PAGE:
A phosphorus nuclear magnetic resonance shift beyond –10,000ppm has been discovered, setting a record in solution NMR spectroscopy. The extreme resonance frequency comes from two phosphorus atoms directly bound to iron in a metal complex. It is, in fact, the same complex that was found to have a record proton NMR shift a few years back.

An image showing a phosphorus compound

Source: © 2021 Wiley-VCH GmbH

Scientists have observed what appears to be the current record for 31P chemical shifts in liquid state NMR in this intermediate-spin ferrous hydrido complex [tBu(PNP)Fe-H]

Chemical shift in nuclear magnetic resonance (NMR) relates to a nucleus’s resonant frequency, which gives chemists clues about the chemical environment an atom finds itself in and therefore a molecule’s structure.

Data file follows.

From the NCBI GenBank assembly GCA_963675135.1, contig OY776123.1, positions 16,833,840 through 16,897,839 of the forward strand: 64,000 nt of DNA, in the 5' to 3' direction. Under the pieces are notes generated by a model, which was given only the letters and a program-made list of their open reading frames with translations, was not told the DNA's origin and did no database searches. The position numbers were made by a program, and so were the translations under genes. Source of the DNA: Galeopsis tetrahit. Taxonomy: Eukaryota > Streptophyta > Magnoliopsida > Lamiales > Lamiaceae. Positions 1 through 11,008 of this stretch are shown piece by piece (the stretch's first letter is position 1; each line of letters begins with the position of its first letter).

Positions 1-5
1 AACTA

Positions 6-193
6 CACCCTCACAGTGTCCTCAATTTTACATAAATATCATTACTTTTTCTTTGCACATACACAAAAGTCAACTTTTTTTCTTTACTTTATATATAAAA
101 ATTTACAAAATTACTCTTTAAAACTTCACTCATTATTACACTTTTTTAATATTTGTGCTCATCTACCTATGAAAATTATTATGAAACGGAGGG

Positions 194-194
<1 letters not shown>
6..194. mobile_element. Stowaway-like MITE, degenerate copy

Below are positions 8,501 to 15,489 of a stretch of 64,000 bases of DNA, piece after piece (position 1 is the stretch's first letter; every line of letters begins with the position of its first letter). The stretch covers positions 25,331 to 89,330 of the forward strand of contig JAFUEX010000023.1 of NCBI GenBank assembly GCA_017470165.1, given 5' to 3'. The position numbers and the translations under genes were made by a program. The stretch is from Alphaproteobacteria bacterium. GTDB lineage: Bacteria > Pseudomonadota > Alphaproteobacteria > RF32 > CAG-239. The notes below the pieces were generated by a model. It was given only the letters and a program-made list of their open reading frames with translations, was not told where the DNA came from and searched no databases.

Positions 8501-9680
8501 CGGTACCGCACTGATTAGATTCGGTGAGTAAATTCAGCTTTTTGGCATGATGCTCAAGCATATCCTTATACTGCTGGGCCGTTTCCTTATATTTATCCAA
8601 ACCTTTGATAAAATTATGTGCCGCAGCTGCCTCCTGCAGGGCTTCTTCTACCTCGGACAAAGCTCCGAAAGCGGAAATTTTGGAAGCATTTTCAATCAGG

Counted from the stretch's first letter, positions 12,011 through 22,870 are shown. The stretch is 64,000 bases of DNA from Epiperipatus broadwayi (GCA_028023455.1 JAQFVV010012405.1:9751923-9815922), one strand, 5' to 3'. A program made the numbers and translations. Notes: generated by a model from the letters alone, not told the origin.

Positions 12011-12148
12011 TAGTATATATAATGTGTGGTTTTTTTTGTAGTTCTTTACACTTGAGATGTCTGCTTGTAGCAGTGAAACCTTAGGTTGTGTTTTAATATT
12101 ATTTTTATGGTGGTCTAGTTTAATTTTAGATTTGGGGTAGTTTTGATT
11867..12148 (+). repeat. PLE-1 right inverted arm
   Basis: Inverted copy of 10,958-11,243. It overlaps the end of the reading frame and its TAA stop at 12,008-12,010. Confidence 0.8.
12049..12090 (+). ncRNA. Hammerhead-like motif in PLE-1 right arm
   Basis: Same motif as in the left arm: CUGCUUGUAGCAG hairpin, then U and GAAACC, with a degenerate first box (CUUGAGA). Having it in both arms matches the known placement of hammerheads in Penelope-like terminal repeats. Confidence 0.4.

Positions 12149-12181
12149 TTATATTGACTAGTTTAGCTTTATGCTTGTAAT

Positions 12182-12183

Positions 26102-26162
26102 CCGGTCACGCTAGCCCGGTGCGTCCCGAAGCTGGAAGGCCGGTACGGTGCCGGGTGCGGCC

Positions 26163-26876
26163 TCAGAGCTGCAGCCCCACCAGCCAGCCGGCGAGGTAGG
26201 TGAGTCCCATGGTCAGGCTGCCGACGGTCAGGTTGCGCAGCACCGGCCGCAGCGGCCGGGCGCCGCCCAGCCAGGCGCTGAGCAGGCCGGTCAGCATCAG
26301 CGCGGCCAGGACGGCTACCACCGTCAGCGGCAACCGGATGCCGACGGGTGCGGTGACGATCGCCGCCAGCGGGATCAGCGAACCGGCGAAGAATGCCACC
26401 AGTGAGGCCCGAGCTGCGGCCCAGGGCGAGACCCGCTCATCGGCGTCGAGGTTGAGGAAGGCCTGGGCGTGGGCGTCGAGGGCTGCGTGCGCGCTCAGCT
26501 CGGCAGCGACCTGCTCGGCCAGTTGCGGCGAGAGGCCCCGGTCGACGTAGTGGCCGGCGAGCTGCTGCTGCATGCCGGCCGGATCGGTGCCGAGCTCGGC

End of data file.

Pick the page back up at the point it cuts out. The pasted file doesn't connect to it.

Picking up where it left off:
Although phosphorus has a much wider NMR chemical shift range than hydrogen or carbon, it usually stays in the 250 to –250ppm range. But chemical shifts in paramagnetic molecules like the iron complex sometimes go far beyond that.

NMR spectroscopy is usually done on diamagnetic compounds, as spectra of paramagnetic compounds – those with unpaired electrons like radicals or some metals – often have signals so wide that they’re difficult to interpret or observe at all. This is because a nuclei’s interaction with the unpaired electrons leads to rapid relaxation, meaning the excited magnetic state quickly returns to its equilibrium distribution.

However, the iron complex in this case has structural features that reduce its signal-broadening paramagnetic relaxation enhancement, making it possible to detect atoms directly bound to the metal.